Yosemite National Park Volunteers Recognized at Fourth Annual Volunteer Awards Ceremony
Yosemite National Park celebrated its fourth annual Volunteer Awards Ceremony on Saturday, September 28, 2013, National Public Lands Day. The Yosemite Volunteer Awards recognize and honor the outstanding contributions of people and work groups who provided exceptional volunteer services towards the mission of National Park Service and Yosemite.
This year, Yosemite National Park volunteers repaired trails, removed invasive plants, assisted visitors, curated museum artifacts, educated hikers on leave no trace, researched wildlife, performed clerical work, and provided valuable preventative search and rescue information to park visitors.
Each year, Yosemite National Park hosts over 9,500 volunteers who donate over 187,000 hours of work to the park. The award ceremony is held on National Public Lands Day each year, as part of the annual Yosemite Facelift park-wide cleanup event.
“Volunteers are an integral part of Yosemite’s preservation and protection. They repair trails, clean roadways, assist visitors, survey wildlife, patrol camps, and do innumerable others important jobs that all help to preserve the magic of Yosemite National Park,” stated Don Neubacher, park superintendent. “It takes incredible people to provide this level of exceptional volunteer service and at Yosemite we are very thankful for their contribution.”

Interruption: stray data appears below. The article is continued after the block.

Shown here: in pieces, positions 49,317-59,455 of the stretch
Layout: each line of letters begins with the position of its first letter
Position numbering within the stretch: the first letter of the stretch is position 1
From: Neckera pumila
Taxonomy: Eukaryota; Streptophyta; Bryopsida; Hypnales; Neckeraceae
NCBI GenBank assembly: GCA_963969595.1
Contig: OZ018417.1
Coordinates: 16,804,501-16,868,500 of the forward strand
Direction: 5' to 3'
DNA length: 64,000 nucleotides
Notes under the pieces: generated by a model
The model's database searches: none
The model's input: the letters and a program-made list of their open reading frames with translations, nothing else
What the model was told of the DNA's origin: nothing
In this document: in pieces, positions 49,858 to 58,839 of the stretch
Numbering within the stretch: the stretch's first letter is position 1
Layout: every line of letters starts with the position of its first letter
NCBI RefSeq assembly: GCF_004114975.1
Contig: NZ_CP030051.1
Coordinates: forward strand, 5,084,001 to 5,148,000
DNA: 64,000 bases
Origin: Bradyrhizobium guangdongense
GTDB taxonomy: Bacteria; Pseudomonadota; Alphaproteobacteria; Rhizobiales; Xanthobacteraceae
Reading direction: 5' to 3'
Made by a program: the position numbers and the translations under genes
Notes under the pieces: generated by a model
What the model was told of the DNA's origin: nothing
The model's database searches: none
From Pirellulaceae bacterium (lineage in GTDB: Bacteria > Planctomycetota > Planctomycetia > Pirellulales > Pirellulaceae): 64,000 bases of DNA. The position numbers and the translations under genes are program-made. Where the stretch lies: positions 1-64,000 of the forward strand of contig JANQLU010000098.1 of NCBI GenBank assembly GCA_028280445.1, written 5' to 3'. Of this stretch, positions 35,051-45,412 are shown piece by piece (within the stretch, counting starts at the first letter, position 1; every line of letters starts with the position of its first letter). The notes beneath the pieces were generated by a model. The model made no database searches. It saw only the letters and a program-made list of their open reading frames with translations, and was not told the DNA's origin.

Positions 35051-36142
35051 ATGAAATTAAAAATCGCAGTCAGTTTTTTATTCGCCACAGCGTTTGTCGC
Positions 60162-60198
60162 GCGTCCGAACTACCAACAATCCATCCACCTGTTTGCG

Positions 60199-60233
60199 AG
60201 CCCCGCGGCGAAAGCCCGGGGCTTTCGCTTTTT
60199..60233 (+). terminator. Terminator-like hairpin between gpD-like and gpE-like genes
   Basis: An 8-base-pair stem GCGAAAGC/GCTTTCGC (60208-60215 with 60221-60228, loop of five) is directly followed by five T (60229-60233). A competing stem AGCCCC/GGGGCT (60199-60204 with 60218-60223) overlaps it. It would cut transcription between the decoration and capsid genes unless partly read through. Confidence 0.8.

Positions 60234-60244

The recipients of the fourth annual Yosemite Volunteer Awards are:
Individual Volunteer Award
Kim and Loren Ross: Kim and Loren came to Yosemite to help the park create its first formal Preventative Search and Rescue (PSAR) program. They recruited and trained over 80 volunteers to help educate the public on safety in the park and respond to emergencies when needed. As supervisors and coordinators of the program, their leadership was critical for its success, helping to reduce the number of visitors who were injured and require rescue or medical assistance.
Individual Youth Volunteer Award
Alejandra Guzman: Alejandra Guzman is a student at UC Merced who has participated in the Yosemite Leadership Program Summer Internship for two years. This year, she took on a new role as Lead Intern – mentoring new students and providing educational programing to youth in other programs, including the Youth Conservation Corps and California Conservation Corps. Her positive attitude, support for her peers, and strong work ethic have made her an exemplary youth volunteer.
Enduring Volunteer Award
Bill Sonka: For ten years, Bill Sonka has been the core of the Yosemite Desk Officer Program, recruiting retired law enforcement officers to assist the National Park Service law enforcement staff with accident reports, bear incidents, traffic management and more. Bill’s deep knowledge of the park and this program has made it run very smoothly.
Volunteer Group Award
Wilderness Volunteers: Wilderness Volunteers is an organization that facilitates volunteer work all over the United States, with more than 500 participants each year. For the last 9 years, a group of ten volunteers from Wilderness Volunteers have been coming to the park each June to work in the Tiltill Valley and other areas around Hetch Hetchy on wilderness restoration efforts. Their work has included removing invasive plants and illegal campsites, restoring impacted areas, and surveying rare plant species.